Jesus also spoke with authority previously unheard of. In the sermon of the mount he frequently uses the phrase “You have heard…. But I say to you.” This is equivalent to affirming “this is what Moses wrote from YHWH, but this is what I say.” Two of these passages—at least—are confirmed “Q” sources (Matt. 5:39, 44) thus we have no reason to doubt that the sermon is an authentic saying of Jesus. This is different from the formula used by prophets: “thus says the Lord” or “the word of the Lord came.” Jesus never used such formula but spoke in his own authority, “I say to you.”13 Similarly, the double use of the word “amen” by Jesus (a word of Aramaic origin אמן) often translated as “truly” or “verily” when used at the beginning of a sentence “has no precedent in the Old Testament, nor have scholars found any precedent in the rest of ancient literature.”14 We can conclude that Jesus’ self-understanding included a divine authority with no precedent in Jewish history. This understanding was also well acknowledged by Paul and Peter.15 In the very first sermon of Peter in Acts 2:4-42—on the Day of Pentecost—the apostles are filled with the Spirit, an act that Peter affirms to be the fulfillment of Joel 2:28. Peter’s logic is simple:

“What Joel’s prophecy states that God would do…Jesus did.”16

This is clear from Acts 2:32-33:

“This Jesus God raised up, and of that we all are witnesses. Being therefore exalted at the right hand of God, and having received from the Father the promise of the Holy Spirit, he has poured out this that you yourselves are seeing and hearing.”

Therefore Jesus pours the Holy Spirit as Joel prophesied God would do.

As a last bastion of evidence showing that Jesus executed the deeds of YHWH, we should note that Paul and the early church also considered Jesus the rightful judge of mankind—a task exclusively attributed to God. This is evident in passages too numerous to cover individually, and the frequent references to “the day of the Lord.”17 Let´s review a clear example:

“Why do you pass judgment on your brother? Or you, why do you despise your brother? For we will all stand before the judgment seat of God” (Rom. 14:10)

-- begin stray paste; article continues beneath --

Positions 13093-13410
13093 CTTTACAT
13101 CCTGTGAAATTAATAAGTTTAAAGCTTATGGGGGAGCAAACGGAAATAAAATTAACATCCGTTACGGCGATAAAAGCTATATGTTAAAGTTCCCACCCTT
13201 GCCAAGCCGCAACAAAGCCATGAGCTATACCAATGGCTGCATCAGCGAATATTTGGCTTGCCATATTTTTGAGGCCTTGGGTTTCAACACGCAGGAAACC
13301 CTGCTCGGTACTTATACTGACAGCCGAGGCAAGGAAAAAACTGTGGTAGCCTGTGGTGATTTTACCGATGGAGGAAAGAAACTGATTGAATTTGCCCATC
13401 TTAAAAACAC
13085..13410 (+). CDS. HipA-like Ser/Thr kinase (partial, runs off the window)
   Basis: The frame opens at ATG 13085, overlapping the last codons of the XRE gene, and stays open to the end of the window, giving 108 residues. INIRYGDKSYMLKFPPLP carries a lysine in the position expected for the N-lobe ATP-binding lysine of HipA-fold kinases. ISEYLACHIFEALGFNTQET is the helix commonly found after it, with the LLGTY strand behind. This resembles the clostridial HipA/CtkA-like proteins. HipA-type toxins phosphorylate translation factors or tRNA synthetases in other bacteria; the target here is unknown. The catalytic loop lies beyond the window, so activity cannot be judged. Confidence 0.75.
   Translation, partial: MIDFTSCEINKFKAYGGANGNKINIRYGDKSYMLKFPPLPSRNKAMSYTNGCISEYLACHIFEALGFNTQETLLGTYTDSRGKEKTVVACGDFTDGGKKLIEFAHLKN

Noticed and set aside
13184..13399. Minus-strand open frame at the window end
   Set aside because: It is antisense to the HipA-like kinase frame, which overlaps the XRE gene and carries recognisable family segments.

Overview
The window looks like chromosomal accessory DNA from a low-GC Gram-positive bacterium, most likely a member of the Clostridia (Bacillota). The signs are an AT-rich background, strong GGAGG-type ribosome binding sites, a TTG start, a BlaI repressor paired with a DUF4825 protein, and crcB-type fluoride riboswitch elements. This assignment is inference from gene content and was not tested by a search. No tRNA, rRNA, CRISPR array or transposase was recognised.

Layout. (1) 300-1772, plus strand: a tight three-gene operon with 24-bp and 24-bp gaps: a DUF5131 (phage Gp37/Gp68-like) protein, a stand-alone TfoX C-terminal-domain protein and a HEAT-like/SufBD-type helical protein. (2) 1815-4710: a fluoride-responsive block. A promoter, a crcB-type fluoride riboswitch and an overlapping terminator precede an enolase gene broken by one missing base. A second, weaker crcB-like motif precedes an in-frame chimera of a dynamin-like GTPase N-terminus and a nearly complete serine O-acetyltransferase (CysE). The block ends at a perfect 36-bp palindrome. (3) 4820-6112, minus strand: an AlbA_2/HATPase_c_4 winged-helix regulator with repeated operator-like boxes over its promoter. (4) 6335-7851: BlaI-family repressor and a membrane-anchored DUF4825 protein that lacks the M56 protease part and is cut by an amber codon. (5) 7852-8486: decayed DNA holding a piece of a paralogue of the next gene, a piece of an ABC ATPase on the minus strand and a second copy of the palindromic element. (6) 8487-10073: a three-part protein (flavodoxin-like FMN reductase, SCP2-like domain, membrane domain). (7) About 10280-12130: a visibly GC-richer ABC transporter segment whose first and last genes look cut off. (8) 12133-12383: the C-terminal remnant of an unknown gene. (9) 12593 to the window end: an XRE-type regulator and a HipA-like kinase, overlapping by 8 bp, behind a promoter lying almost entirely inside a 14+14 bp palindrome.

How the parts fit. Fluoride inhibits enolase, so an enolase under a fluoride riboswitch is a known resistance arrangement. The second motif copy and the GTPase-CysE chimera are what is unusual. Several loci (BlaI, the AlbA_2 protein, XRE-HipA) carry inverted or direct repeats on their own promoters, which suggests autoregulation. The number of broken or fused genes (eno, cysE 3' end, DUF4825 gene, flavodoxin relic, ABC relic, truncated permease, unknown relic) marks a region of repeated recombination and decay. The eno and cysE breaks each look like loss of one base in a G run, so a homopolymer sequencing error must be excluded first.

“For we must all appear before the judgment seat of Christ, so that each one may receive what is due for what he has done in the body, whether good or evil. ” (2 Cor. 5:10)

It is interesting that in 2 Cor. Paul writes that “we must all appear before the judgment seat of Christ” but in Rom. 14:10 he uses the very same language but replaces only Christ with God. It is evident that Paul is referring to the same judgment seat, therefore Jesus is God since Jesus is the executor of God’s judgment.

In the next post we will see that Jesus is God because he shares the Seat of God.

To be Continued…

  1. J.D Crossan & Jonathan L. Reed, Excavating Jesus: Beneath the Stones, Behind the Texts, (New York: HarperSanFrancisco, 2001), 254.
  2. R.W Funk and the Jesus Seminar, The Acts of Jesus: What Did Jesus Really Do? (Santa Rosa, CA: Polebridge Press, 1998), 466.
  3. E.P Sanders, The Historical Figure of Jesus (New York: Penguin Books, 1993).
  4. Bart Ehrman,  The New Testament: A Historical Introduction to the Early Christian Writings, (New York, Oxford: Oxford University Press, 2004), 282.
  5. For a detailed argument about the early dating of this creed see chapter 1 of, Gary R. Habermas, “Evidence for the Historical Jesus: Is the Jesus of History the Christ of Faith?,” www.garyhabermas.com/evidence1, (accessed November 11, 2015).
  6. Antonio Pinero, “Para Entender a Pablo,” Personal Blog, http://www.tendencias21.net/crist/Para-entender-a-Pablo-de-Tarso-3-01_a38.html, (accessed November 11th, 2015). My Translation.
  7. See Galatians 2:1-10.
  8. Matt. 11:27; Luke 10:22.
  9. This is especially obvious after our prior analysis of the Creed in 1 Corinthians 15:1-7. In verses 1 and 2 Paul basically says: “If you believe the message of the Gospel that follows, your are saved, if not, you’ve wasted your time.”
  10. As Quoted by Bowman, Robert M. Grant, Gods and the One God, Library of Early Christianity 1, ed. Wayne A. Meeks (Philadelphia: Westminster Press, 1986), 112.
  11. Richard Bauckham, God Crucified: Monotheism and Christology in the New Testament (Grand Rapids: Eerdmans, 1999), 38.
  12. Ibid., 39.
  13. Bowman, 2414. Kindle.
  14. Klyne R. Snodgrass, “Amen,” in Baker Encyclopedia of the Bible, ed. Walter A. Elwell (Grand Rapids: Baker, 1988), 1:69.
  15. In Gal 2:19-20 Paul affirms that to “live” is to be “crucified with Christ”. For Paul, Jesus is the author of life. Peter spoke of Jesus in his early sermons as “the author of Life” (Acts 3:15). See also Rom 6:23; Phil. 1:21, and 2 Cor. 4:10-11).
  16. Bowman, 2474. Kindle.
  17. See Acts 3:30-31, 1:24; 1 Cor. 4:5, 1:8, 5:5; 2 Cor. 1:14. 5:10; Rom. 14:10-11;